Whenever a problem arises, the simple process of asking “why?” allows you to dissect a problem deeply enough to understand what the ultimate root cause is. And it allows you to do so very quickly and efficiently.

Of course, there’s no magic number here. Five just seems to be a good rule of thumb. Depending on the problem, you can get to the root cause in two whys or in seven whys. The idea is to keep asking the question enough times until you get to the true root cause of any problem.

This process of deeper questioning also gives you the ability to think more critically about why something has happened before jumping to conclusions. This process often reveals issues that were not initially considered.

How You Can Use the 5 Why Analysis as a Motivation Hack

The question why can be extremely powerful and revealing.

Whether you’re trying to solve a multi-million dollar high-volume manufacturing problem or if you’re just a child wondering why the sky is blue, the simple question of why can open doors to a world of possibilities.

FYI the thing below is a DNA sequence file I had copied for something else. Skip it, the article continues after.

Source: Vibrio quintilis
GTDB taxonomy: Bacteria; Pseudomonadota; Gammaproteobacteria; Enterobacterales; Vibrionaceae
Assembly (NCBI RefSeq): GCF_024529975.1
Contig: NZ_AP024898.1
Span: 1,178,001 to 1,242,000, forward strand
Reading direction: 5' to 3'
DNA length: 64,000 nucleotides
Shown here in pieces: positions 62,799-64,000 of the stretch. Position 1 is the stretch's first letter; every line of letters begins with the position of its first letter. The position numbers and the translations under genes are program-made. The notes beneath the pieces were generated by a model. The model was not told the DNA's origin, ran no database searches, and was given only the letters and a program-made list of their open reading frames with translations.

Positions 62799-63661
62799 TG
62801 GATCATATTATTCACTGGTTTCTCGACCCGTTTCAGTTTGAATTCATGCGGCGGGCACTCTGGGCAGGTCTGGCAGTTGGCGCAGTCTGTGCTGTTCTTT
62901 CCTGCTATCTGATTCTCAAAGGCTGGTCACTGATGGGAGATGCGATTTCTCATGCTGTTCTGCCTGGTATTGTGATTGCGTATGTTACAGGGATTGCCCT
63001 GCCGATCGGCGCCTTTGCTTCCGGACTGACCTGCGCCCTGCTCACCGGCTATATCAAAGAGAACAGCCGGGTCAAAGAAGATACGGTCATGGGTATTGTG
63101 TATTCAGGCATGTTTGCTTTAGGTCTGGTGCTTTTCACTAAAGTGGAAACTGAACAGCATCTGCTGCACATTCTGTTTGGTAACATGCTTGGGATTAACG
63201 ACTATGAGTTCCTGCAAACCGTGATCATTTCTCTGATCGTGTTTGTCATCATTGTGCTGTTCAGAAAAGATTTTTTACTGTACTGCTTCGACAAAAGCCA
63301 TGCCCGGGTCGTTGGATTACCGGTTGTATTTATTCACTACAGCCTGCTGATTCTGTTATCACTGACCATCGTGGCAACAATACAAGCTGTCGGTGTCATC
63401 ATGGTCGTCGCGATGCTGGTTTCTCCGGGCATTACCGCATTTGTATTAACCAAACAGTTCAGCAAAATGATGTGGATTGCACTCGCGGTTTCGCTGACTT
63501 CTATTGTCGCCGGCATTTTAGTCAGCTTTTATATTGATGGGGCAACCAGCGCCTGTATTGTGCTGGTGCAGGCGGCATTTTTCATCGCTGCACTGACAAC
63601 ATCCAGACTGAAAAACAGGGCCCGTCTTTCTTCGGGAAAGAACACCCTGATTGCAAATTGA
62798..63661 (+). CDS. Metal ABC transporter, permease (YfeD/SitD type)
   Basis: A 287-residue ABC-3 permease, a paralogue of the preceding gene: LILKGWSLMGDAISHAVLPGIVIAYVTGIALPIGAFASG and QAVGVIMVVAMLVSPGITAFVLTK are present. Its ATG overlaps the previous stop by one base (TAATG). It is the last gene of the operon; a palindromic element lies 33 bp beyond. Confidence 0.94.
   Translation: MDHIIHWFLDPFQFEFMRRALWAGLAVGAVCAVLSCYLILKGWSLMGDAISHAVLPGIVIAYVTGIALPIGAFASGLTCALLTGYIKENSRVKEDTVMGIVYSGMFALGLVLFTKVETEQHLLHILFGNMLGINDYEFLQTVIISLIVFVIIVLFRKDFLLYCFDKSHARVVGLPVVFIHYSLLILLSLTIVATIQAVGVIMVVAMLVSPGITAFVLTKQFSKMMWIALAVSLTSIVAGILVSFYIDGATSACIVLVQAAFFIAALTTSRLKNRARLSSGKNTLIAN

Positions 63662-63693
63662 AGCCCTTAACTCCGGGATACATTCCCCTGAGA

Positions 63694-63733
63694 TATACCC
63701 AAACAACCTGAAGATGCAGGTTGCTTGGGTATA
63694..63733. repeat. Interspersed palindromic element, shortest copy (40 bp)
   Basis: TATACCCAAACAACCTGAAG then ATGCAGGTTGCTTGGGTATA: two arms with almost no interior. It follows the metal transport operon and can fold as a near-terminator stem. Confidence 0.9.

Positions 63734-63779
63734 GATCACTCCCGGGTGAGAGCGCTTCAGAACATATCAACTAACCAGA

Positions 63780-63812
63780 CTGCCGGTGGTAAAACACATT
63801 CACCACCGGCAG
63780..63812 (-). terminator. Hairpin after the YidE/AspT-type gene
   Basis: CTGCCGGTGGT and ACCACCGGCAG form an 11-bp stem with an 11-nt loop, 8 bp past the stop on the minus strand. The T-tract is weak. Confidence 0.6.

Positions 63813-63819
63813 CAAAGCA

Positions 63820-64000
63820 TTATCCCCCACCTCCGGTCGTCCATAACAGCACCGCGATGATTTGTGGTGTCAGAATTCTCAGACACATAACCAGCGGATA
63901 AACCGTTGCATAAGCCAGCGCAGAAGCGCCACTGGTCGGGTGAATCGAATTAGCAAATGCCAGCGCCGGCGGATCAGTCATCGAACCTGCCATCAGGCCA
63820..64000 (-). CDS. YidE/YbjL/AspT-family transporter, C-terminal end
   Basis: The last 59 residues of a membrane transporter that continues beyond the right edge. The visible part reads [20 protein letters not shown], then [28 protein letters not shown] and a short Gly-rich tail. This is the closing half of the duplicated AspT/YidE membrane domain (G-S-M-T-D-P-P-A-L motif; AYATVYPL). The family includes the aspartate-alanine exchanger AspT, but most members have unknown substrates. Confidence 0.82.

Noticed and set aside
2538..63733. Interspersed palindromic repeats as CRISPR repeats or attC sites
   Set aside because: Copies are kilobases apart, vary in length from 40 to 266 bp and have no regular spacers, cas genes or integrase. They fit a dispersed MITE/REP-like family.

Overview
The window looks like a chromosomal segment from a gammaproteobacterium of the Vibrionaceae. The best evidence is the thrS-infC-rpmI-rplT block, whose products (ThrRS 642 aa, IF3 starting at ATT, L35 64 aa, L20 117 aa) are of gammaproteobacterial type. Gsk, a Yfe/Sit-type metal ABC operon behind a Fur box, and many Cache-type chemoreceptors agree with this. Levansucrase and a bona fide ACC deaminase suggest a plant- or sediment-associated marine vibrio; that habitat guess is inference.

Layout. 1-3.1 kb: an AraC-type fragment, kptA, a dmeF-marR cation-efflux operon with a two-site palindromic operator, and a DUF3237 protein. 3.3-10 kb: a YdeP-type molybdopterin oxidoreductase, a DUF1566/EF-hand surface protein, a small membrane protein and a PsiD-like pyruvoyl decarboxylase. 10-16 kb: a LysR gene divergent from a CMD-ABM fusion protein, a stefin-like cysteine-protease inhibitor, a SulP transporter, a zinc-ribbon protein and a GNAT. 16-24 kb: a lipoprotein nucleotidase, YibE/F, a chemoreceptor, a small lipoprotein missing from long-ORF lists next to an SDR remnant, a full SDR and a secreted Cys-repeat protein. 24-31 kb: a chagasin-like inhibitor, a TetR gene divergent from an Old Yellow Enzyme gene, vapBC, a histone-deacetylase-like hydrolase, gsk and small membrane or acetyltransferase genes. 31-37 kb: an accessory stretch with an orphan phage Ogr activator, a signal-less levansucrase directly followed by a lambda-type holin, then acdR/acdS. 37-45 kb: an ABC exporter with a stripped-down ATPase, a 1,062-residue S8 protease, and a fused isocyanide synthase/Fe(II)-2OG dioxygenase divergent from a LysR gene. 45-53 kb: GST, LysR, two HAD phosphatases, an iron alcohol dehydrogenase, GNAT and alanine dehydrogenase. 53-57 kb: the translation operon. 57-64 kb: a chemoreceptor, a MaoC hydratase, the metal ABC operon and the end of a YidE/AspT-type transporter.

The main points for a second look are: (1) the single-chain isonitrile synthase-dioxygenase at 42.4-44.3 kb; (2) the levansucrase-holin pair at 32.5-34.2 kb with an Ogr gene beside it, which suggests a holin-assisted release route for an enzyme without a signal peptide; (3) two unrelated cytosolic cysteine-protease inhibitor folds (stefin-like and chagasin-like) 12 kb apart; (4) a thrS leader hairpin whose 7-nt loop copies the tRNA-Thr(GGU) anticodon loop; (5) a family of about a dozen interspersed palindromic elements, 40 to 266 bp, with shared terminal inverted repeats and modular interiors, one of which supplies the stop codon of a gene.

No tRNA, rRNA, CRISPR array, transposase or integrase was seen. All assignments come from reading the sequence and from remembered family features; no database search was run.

When I talk to people about setting their goals, one of the first things I always ask them is why.

Why do you want to achieve that goal? Why is that goal important to you?

By repeatedly asking the question why, I am able to dig deep and get to the true reason behind any goal because this reason can can be extremely valuable.

It is the key to staying motivated over the long haul.

Achieving big goals is no easy task. It takes a lot of work, dedication, patience, and perseverance to overcome the obstacles that inevitably come in the way.

You must be able to stay consistent with your efforts. You must continue to take positive steps forward day in and day out so each day your bring yourself a little bit closer to that finish line.

But taking steps forward – even small ones – can at times be extremely difficult. We are often swamped with feelings of doubt and procrastination.

No matter what the goal is, we all face times when we want to quit.